Let the Republic of China Backup your Linux and Windows PC
If you find yourself, for whatever reason, using a Linux system at home you will be faced with an issue – How do I back this thing up? Not just how do I backup my files – that’s easy – how to I backup this whole system?
This posting addresses a specific scenario. Backup up a Linux system as disaster recovery to get to a known system in case of hard drive failure, massive changes to the operating system that renders it unusable, or simply to have a reference copy of an operating system in a known state or configuration. Sometimes you want to move an operating system off to another media so you can use the resources (PC, hard drive, etc) for something else. All these applications of backup is to backup a complete system – an image backup of a hard drive – not a file-level backup.
There is a huge difference between a file level backup and an operating system backup. A file level backup will generally be insufficient to restore a Linux system to usable state in the case of a file system corruption or other disaster.
If you have any doubt as to how complex L/Unix backup can get, please read this excellent article: Backing up Linux and other Unix-like operating systems.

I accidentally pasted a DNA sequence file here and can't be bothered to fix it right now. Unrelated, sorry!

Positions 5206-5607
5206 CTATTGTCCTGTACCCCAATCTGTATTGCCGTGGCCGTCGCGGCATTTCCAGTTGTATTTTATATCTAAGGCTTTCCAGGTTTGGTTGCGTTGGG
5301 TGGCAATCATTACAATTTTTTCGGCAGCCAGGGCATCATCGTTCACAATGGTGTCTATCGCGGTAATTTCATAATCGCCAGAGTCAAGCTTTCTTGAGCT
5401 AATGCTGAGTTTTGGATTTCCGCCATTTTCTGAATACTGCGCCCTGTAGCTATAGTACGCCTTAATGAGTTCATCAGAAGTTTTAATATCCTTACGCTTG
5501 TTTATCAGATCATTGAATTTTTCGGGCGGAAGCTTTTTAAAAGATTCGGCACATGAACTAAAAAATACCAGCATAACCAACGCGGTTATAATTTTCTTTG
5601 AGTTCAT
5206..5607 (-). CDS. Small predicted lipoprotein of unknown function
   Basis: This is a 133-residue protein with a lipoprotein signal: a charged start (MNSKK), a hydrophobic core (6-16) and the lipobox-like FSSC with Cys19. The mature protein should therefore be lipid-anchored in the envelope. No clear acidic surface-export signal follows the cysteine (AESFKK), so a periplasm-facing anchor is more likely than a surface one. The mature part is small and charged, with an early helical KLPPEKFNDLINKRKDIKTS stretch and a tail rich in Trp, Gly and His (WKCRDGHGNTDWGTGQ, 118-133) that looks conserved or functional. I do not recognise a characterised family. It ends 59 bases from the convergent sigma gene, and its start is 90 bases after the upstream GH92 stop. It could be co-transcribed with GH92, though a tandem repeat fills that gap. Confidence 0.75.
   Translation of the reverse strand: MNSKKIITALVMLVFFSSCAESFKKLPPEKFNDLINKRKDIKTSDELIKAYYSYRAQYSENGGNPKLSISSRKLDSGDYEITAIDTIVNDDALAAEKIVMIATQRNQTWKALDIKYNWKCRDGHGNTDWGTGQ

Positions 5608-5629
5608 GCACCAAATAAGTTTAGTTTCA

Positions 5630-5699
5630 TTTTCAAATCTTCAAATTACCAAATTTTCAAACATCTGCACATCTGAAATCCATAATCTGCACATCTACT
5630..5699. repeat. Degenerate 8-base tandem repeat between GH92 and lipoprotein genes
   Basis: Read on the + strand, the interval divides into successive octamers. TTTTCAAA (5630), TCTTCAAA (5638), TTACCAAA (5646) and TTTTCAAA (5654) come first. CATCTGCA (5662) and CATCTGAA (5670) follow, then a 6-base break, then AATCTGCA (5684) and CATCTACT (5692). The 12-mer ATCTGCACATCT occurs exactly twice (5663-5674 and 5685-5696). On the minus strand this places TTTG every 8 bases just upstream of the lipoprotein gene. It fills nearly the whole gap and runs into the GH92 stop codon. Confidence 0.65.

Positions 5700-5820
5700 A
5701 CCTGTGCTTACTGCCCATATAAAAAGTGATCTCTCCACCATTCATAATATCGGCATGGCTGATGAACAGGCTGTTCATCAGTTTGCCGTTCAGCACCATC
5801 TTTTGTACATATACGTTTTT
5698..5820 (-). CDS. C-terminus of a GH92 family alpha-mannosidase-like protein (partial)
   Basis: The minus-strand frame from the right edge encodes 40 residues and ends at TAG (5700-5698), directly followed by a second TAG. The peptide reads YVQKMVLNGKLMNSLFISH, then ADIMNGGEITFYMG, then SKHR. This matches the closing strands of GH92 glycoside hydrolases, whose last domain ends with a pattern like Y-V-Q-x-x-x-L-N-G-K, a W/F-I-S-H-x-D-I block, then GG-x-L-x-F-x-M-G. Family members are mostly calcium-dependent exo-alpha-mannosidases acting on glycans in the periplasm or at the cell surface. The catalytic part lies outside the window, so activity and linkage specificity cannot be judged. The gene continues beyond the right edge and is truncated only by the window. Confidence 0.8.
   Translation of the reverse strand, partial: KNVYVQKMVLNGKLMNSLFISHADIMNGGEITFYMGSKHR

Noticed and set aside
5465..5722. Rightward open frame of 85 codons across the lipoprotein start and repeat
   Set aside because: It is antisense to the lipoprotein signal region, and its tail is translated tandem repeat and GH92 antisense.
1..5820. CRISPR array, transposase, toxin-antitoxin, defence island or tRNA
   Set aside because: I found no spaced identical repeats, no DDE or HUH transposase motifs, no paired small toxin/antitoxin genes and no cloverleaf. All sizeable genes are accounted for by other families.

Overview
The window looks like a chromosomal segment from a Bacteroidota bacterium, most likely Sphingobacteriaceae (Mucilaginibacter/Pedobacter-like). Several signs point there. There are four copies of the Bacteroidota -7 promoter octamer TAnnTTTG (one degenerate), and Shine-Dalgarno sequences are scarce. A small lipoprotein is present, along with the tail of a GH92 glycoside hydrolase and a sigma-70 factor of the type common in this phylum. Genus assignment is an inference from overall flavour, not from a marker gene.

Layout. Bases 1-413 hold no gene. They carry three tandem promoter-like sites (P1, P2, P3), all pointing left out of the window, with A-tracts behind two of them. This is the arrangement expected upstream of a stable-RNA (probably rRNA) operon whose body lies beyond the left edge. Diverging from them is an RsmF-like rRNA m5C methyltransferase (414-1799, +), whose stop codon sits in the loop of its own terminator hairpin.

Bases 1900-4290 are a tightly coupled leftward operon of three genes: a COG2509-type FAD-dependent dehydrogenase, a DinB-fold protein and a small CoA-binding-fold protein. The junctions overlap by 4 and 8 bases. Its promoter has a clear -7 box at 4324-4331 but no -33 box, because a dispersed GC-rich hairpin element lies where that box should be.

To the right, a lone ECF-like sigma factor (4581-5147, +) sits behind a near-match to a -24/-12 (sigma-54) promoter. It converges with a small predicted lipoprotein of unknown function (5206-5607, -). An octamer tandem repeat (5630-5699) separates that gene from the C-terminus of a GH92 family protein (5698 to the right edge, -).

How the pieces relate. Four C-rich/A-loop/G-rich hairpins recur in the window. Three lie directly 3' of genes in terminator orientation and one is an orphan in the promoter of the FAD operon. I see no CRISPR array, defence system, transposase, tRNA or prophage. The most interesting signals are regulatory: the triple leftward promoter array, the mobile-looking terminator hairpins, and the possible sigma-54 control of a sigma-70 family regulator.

When I was in college I sat down at a public shared computing cluster and hit the enter key to begin my “user experience”. Along with some messages that went running across the screen indicating that the machine was refreshing itself for the next user (me) I saw this message.
Please wait – You are being assimilated in to the collective.
Wow. All I wanted to do was use the computer and here I was being presented with a deep political and ideological statement. Was it 1984 – again? You know, the 1984 of George Orwell in a parallel dystopic universe? Now what was I at the public computer cluster to do – what work did I need to get done? I forgot – being assimilated into the collective was just too fascinating.
Really, this choice of words, which was most likely put in by a programmer (an Open Source programmer?) and got past final scrutiny by whatever product manager that allowed that to pass, simply indicated that the machine I was sitting at in the public computing cluster was being added to the campus network.